When I spoke with Jonathan after the talk -- it turns out that he’s a friendly acquaintance of a friend, and a genuinely friendly person -- I didn’t bring it up. The evening was lovely, and why critique someone who was only trying to do his best, and besides, he had heard it already. (And I do feel a slight compunction about bringing it up now; interesting reflection of the impersonality of writing versus the intimacy and the hope for mutuality with face-to-face conversation.) I told him what I especially dug about his talk.

He had a long riff about the mythical 5th Beatle, and how the 5th Beatle is . . . you. And . . . it sent my mind to revery.

Growing up I shared a room with my brother. We had the Beatles’ “White Album,” and we hung the four poster-portraits of the Fabs on our bulletin board, and in the middle of the Four, between Paul & George, we posted a picture of our dad, in his tie, at his office -- our Fifth Beatle: John, Paul, Mike, George & Ringo. Dad really disliked the Beatles, so maybe there was a tiny element of mockery, and certainly a large dollop of goofiness, but mostly it was a token of our esteem. As far as we were concerned, our fairly square dad was cooler than any rock star -- something I believe to this day.

There was more about the talk that I liked -- Lethem's personal reflections of teen-age fan-dom were really engaging -- but the 5th Beatle talk was what really sparked me. But first there a crowd who wanted to congratulate him, and then the moment had passed, so all I said was, “I really vibed on your 5th Beatle riff.” He smiled and said, “Thanks.”

* * *

The reaction to the speech was fair-to-middling -- it was a tough crowd. But Robert Christgau and his wife Carola Dibbell and his good friend Tom Smucker gave Lethem a Standing O. And this probably isn’t the only reason why, but Lethem, in his talk, at one point quoted someone he identified only as “a great man.” I recognized the quote, but couldn’t place it, and tonight at a party I confirmed with an acquaintance who’s a friend of Christgau’s that what I suspected was correct: Lethem’s “great man” is Christgau. It was a sweet gesture, and, heck, if someone called me or my spouse “great” I might give them a Standing O too.

* * *

My beloved spouse is out-of-town, visiting an ailing 77-year-old cousin with her sister, so it was me & the kid at the post-EMP party tonight. When Robert Christgau arrived, I was holding the 4-year-old, and Christgau took my son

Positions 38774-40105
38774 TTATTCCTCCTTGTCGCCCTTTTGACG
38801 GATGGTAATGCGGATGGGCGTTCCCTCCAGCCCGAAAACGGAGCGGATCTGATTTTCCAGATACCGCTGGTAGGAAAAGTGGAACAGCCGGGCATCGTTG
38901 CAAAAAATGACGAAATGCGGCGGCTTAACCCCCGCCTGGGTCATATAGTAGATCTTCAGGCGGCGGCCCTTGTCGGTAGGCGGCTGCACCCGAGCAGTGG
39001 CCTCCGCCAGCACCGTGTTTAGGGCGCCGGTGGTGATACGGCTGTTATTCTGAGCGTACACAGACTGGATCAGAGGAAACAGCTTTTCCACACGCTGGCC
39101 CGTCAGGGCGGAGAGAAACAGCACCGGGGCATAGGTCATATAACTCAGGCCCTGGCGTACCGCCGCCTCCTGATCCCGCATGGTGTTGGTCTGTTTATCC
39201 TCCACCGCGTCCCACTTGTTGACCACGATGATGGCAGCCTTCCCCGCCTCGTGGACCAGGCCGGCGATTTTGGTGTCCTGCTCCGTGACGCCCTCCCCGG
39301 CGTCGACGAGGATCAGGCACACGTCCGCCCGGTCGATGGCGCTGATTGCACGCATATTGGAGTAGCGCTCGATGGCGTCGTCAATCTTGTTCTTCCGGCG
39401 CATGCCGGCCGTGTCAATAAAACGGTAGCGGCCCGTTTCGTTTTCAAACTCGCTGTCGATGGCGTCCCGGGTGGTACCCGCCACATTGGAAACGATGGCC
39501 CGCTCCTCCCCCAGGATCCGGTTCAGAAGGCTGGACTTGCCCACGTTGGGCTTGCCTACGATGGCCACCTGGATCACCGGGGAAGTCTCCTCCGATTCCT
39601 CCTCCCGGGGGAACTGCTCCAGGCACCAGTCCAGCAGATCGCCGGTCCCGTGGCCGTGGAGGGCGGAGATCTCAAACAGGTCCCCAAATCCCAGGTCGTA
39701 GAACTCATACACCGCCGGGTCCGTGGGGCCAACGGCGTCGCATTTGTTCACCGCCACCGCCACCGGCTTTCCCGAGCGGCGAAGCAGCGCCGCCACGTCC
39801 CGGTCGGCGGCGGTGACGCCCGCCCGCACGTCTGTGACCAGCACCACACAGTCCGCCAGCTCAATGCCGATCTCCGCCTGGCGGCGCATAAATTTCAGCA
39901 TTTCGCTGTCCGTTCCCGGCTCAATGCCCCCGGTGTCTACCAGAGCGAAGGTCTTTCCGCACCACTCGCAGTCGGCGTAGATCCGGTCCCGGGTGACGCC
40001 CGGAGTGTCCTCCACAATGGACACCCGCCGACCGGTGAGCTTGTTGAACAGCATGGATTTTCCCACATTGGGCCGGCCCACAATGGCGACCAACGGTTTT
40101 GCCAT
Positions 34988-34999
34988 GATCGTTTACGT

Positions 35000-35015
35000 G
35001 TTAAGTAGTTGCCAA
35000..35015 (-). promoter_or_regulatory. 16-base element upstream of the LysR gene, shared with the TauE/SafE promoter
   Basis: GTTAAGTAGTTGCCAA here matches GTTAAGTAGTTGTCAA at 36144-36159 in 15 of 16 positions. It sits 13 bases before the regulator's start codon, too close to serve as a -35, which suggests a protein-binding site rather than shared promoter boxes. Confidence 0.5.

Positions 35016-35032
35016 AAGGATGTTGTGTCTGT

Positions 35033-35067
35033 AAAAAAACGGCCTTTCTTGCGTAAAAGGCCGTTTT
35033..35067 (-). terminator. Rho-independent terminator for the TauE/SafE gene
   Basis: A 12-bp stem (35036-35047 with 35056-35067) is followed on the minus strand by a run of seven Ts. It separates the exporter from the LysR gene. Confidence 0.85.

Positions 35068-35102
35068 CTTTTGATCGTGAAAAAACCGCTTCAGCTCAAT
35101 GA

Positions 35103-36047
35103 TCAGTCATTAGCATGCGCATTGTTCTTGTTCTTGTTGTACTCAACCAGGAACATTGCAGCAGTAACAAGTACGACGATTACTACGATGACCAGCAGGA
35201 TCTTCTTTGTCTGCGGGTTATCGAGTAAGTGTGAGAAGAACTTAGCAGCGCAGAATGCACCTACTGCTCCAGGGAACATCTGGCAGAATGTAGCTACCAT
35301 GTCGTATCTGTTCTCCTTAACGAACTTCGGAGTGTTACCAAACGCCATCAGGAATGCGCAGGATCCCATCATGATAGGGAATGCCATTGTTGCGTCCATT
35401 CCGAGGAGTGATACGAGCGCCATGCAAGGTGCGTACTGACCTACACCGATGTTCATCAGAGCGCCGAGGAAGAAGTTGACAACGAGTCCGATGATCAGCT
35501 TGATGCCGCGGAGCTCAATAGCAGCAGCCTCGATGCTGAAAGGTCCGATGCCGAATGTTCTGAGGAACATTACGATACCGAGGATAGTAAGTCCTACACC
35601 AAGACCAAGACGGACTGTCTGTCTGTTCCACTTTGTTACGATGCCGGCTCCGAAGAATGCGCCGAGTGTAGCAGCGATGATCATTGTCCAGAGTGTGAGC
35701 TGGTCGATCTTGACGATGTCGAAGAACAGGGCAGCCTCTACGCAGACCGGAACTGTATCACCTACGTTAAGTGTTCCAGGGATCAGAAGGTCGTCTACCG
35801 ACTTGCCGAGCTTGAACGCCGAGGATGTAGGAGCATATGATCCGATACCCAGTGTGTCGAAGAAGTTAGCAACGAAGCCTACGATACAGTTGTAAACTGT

s hand and shook it and made a sweet goofy face and got a smile out of my son, and I should have introduced myself and my son, because I had met Christgau briefly before and weve corresponded a few times, and I really like his writing -- his was the one panel I tried to catch, the kid in tow, but we got there just as he was receiving his ovation this morning -- but I couldn’t decide whether to introduce him as Bob, which is what he goes by, or Robert, because we’ve never really been introduced and that’s what his byline says -- and then Christgau was gone, talking to a friend. Ah well. Would have loved to have stayed at the party, but it was pumpkin time, and there were no other kids, and so it was time to go.

* * *

Wish I could have caught more of the conference, and the two papers on Christgau's panel that I did hear, by Daphne Brooks and Tim Quirk, were both first-rate magazine articles, but, for me, something was missing. I'm in a weird frame of mind lately about music writing. I'm sick of mere opinion stated pontifically, and there's a lot of that in music writing, whether rock, jazz, classical, or whatever. Brooks and Quirk didn't do that, particularly, but I guess I just wanted more exultation in the mystery. Maybe the ubiquity of music has masked its mystery, like a drug to which our tolerance has grown, and I'm guilty of that too. Martin Medeski & Wood swinging a Coltrane tune on the iTunes as I type this as the kid sleeps -- they're terrific, Coltrane's tune is beguiling, Medeski's tone is distinctively sparkling, but for me right now it's just background music.

For more on the conference, Ali Marcus and the Seattle Times are blogging a lot of it, and I have no doubt that many of the participants will weigh in as well. I'll be interested in what others have to say.

* * *

Later thoughts, in which I recant my criticisms of Daphne Brooks and Tim Quirk.